Are you considering renting out your property over the holidays? Your property is probably one of your most valuable assets, so you’ll want to protect it. After all, you’re allowing strangers to stay in it and use it. Here are our top 3 recommended ways to protect you and your holiday rental property:
1. Use a Holiday Rental Agreement
A Holiday Rental Agreement is the most important way to protect yourself. It’s an agreement with your guests that sets out your terms and clarifies the rules for renting and looking after your property.
The agreement should be clearly worded and cover items like: rental dates, noise, damage, pets, when to vacate, inclusions like cleaning service, etc. It should also cover your payment terms, returning of security deposits and charges to replace lost keys, swipe cards, remote controls, etc. Your guests should sign the agreement and then return it by mail or a scanned copy attached to an email.
For overseas guests, request a photocopy of their passport or other identification document. This is protection for you that they are who they say they are, it is confirmation of their signature on your contract and it may act as a deterrent against any breach of contract or damage to your property.
2. Have the ‘right’ property insurance
Do you know if you have the right type of property insurance? Holiday rental property insurance is not the same as home and contents insurance or landlord insurance. And if you try and claim for damage by your holiday rental guests under ‘normal’ property insurance, your insurance company will probably reject your claim!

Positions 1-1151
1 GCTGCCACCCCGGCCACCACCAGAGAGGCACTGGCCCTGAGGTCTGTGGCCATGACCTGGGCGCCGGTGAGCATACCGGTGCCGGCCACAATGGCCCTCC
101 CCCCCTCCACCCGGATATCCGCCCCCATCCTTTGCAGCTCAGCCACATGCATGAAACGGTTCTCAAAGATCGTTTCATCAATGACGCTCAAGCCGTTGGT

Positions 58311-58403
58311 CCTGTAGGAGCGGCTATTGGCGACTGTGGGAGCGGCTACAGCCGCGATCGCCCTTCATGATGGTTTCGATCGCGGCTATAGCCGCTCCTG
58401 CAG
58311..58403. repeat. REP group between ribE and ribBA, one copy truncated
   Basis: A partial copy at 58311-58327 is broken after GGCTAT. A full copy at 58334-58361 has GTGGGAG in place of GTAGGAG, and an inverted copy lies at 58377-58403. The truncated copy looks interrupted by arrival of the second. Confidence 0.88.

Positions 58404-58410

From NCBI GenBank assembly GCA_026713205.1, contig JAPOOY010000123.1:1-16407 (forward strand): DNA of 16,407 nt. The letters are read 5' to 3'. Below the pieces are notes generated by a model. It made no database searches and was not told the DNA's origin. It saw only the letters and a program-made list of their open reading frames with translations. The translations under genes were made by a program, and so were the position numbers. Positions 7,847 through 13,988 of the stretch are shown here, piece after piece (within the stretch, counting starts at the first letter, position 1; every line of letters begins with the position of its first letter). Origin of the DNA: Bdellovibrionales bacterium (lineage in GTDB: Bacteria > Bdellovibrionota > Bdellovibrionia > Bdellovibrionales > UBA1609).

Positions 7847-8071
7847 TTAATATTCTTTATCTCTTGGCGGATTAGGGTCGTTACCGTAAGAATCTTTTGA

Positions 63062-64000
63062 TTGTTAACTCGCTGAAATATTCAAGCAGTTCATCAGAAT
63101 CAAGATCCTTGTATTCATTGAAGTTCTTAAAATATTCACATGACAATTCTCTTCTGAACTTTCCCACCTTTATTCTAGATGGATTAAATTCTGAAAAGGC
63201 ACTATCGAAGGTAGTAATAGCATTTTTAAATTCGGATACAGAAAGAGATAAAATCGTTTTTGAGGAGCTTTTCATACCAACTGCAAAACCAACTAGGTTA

You need to have specific holiday rental insurance to cover you for damage to your property while rented to a holiday rental guest. There are many insurers who offer home and contents or landlord insurance but there are only a few insurers who offer short-term rental or holiday rental insurance. So be careful and check your insurance policy.
And most insurance policies require you to have a Holiday Rental Agreement with your guests too. So don’t cut corners, be professional and use a Holiday Rental Agreement.
3. Take your security deposit in cash
You need to take a security deposit when renting out your holiday property. But deposits made by credit card or PayPal can easily be voided – and usually just after your guest vacates your property. So make sure you take the security deposit in cash or it’s transferred directly to your bank account.
The security deposit amount is up to you but it should, at minimum, cover your insurance deductible. That way, if you need to make an insurance claim you’re not out of pocket.
Insurance companies generally deduct the security deposit from any policy claim and require evidence of this. So make sure your Holiday Rental Agreement clearly states the amount of the security deposit, the method of payment and terms for its return.
If you’re a holiday rental property owner, don’t forget to check out our helpful guide: How to Manage a Holiday Rental Property